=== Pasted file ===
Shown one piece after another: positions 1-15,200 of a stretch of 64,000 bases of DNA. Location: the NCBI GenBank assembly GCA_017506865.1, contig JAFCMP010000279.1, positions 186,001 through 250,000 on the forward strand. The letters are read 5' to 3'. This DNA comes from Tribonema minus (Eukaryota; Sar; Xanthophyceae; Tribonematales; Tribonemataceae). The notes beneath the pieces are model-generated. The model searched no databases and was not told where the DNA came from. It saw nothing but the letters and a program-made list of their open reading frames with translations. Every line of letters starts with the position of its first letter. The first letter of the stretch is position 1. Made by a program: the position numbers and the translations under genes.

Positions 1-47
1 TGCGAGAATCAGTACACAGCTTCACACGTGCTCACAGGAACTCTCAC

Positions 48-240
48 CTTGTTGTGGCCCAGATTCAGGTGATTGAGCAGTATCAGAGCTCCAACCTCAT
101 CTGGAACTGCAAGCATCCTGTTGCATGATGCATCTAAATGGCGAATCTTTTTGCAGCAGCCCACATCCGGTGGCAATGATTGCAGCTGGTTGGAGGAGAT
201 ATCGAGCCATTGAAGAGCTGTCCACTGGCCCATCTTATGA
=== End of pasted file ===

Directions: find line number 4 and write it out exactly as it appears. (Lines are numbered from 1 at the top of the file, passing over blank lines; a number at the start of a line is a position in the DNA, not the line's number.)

Positions 48-240